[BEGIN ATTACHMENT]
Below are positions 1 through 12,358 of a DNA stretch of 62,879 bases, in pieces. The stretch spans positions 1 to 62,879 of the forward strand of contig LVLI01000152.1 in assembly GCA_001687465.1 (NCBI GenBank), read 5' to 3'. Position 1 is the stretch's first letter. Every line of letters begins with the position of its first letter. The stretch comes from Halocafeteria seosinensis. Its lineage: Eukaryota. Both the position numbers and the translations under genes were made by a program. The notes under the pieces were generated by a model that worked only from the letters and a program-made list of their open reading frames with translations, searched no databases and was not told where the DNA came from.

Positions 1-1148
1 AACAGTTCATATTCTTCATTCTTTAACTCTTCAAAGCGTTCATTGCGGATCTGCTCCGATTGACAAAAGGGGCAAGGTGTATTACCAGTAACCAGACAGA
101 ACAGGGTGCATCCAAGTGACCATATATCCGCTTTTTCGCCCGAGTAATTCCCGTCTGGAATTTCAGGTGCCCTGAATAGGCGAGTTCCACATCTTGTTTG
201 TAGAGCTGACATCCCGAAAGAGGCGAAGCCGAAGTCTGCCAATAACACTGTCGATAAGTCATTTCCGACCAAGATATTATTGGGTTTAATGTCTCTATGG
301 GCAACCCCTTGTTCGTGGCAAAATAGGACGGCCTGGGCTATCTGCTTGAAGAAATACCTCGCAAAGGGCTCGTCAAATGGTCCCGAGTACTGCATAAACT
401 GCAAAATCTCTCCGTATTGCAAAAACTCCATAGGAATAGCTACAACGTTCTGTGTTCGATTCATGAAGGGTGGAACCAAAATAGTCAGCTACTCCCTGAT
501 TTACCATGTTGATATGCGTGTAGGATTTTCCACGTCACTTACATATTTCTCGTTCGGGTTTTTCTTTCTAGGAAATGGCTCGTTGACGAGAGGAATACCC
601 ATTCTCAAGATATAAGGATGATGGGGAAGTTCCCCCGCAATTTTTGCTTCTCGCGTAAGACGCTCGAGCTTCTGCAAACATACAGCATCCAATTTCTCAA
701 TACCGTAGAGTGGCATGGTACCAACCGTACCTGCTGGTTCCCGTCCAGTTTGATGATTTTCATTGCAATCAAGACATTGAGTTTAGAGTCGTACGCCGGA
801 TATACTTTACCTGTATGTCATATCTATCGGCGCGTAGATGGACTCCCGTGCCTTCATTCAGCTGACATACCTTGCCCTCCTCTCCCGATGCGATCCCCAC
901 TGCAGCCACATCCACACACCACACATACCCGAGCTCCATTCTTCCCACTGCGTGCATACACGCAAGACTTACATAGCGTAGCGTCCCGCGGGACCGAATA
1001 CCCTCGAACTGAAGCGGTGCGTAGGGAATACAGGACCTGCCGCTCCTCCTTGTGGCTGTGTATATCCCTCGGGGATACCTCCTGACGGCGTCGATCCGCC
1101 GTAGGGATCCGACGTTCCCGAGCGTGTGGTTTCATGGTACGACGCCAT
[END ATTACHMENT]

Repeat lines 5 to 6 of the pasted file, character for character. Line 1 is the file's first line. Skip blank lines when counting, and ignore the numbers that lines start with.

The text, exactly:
201 TAGAGCTGACATCCCGAAAGAGGCGAAGCCGAAGTCTGCCAATAACACTGTCGATAAGTCATTTCCGACCAAGATATTATTGGGTTTAATGTCTCTATGG
301 GCAACCCCTTGTTCGTGGCAAAATAGGACGGCCTGGGCTATCTGCTTGAAGAAATACCTCGCAAAGGGCTCGTCAAATGGTCCCGAGTACTGCATAAACT